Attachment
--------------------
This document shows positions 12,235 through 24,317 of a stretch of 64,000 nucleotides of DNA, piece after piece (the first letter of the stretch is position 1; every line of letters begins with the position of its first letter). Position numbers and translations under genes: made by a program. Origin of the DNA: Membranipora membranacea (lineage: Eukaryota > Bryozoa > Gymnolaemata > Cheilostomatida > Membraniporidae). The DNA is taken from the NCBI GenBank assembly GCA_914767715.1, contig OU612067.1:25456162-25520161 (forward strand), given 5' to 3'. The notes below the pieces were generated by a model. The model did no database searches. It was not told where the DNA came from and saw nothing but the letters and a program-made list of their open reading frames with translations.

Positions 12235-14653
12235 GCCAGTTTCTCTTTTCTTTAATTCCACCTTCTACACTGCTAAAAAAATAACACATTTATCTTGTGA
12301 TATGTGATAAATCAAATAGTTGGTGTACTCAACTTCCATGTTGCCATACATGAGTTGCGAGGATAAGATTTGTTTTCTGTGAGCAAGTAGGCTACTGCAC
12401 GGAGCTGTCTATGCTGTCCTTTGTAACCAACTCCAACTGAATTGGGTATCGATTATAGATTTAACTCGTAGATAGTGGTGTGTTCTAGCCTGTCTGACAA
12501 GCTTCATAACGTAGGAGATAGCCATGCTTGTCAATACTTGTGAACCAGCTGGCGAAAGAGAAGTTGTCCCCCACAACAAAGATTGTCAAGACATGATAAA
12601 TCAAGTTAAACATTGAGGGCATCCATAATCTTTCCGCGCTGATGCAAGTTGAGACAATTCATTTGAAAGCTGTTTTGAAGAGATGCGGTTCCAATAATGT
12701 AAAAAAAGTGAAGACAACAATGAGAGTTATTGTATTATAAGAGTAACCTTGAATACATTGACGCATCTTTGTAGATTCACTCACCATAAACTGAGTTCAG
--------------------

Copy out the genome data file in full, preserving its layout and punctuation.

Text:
This document shows positions 12,235 through 24,317 of a stretch of 64,000 nucleotides of DNA, piece after piece (the first letter of the stretch is position 1; every line of letters begins with the position of its first letter). Position numbers and translations under genes: made by a program. Origin of the DNA: Membranipora membranacea (lineage: Eukaryota > Bryozoa > Gymnolaemata > Cheilostomatida > Membraniporidae). The DNA is taken from the NCBI GenBank assembly GCA_914767715.1, contig OU612067.1:25456162-25520161 (forward strand), given 5' to 3'. The notes below the pieces were generated by a model. The model did no database searches. It was not told where the DNA came from and saw nothing but the letters and a program-made list of their open reading frames with translations.

Positions 12235-14653
12235 GCCAGTTTCTCTTTTCTTTAATTCCACCTTCTACACTGCTAAAAAAATAACACATTTATCTTGTGA
12301 TATGTGATAAATCAAATAGTTGGTGTACTCAACTTCCATGTTGCCATACATGAGTTGCGAGGATAAGATTTGTTTTCTGTGAGCAAGTAGGCTACTGCAC
12401 GGAGCTGTCTATGCTGTCCTTTGTAACCAACTCCAACTGAATTGGGTATCGATTATAGATTTAACTCGTAGATAGTGGTGTGTTCTAGCCTGTCTGACAA
12501 GCTTCATAACGTAGGAGATAGCCATGCTTGTCAATACTTGTGAACCAGCTGGCGAAAGAGAAGTTGTCCCCCACAACAAAGATTGTCAAGACATGATAAA
12601 TCAAGTTAAACATTGAGGGCATCCATAATCTTTCCGCGCTGATGCAAGTTGAGACAATTCATTTGAAAGCTGTTTTGAAGAGATGCGGTTCCAATAATGT
12701 AAAAAAAGTGAAGACAACAATGAGAGTTATTGTATTATAAGAGTAACCTTGAATACATTGACGCATCTTTGTAGATTCACTCACCATAAACTGAGTTCAG